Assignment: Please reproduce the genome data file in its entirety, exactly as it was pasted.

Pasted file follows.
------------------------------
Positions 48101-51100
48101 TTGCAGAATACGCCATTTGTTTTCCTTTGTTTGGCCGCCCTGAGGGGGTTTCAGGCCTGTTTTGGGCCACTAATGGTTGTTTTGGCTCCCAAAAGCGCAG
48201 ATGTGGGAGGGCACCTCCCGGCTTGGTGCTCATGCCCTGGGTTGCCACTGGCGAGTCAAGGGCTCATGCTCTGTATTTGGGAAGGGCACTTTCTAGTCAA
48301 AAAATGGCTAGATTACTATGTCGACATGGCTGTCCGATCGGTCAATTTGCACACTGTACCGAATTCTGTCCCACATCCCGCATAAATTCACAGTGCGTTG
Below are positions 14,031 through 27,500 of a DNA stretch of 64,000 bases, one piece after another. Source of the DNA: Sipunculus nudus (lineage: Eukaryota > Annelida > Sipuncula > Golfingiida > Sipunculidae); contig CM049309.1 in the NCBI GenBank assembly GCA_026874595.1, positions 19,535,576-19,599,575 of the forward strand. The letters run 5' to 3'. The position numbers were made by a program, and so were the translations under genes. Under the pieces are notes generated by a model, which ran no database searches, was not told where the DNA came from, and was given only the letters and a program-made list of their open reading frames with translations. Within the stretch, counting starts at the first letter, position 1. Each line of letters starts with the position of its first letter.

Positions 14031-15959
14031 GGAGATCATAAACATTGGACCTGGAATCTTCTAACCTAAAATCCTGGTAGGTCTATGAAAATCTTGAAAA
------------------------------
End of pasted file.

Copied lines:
Positions 48101-51100
48101 TTGCAGAATACGCCATTTGTTTTCCTTTGTTTGGCCGCCCTGAGGGGGTTTCAGGCCTGTTTTGGGCCACTAATGGTTGTTTTGGCTCCCAAAAGCGCAG
48201 ATGTGGGAGGGCACCTCCCGGCTTGGTGCTCATGCCCTGGGTTGCCACTGGCGAGTCAAGGGCTCATGCTCTGTATTTGGGAAGGGCACTTTCTAGTCAA
48301 AAAATGGCTAGATTACTATGTCGACATGGCTGTCCGATCGGTCAATTTGCACACTGTACCGAATTCTGTCCCACATCCCGCATAAATTCACAGTGCGTTG
Below are positions 14,031 through 27,500 of a DNA stretch of 64,000 bases, one piece after another. Source of the DNA: Sipunculus nudus (lineage: Eukaryota > Annelida > Sipuncula > Golfingiida > Sipunculidae); contig CM049309.1 in the NCBI GenBank assembly GCA_026874595.1, positions 19,535,576-19,599,575 of the forward strand. The letters run 5' to 3'. The position numbers were made by a program, and so were the translations under genes. Under the pieces are notes generated by a model, which ran no database searches, was not told where the DNA came from, and was given only the letters and a program-made list of their open reading frames with translations. Within the stretch, counting starts at the first letter, position 1. Each line of letters starts with the position of its first letter.

Positions 14031-15959
14031 GGAGATCATAAACATTGGACCTGGAATCTTCTAACCTAAAATCCTGGTAGGTCTATGAAAATCTTGAAAA